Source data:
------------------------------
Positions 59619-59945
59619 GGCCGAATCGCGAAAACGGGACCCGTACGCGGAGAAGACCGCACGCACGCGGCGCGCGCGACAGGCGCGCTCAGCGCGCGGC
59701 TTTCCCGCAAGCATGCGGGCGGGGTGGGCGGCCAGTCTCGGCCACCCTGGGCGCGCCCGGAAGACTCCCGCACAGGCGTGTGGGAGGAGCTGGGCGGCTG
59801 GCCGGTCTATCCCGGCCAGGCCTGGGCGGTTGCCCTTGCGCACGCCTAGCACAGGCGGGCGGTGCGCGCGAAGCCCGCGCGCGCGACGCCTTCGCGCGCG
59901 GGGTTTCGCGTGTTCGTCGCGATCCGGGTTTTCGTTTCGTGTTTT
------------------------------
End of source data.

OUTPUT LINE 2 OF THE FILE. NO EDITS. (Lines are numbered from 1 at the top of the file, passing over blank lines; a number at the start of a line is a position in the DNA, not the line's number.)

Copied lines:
59619 GGCCGAATCGCGAAAACGGGACCCGTACGCGGAGAAGACCGCACGCACGCGGCGCGCGCGACAGGCGCGCTCAGCGCGCGGC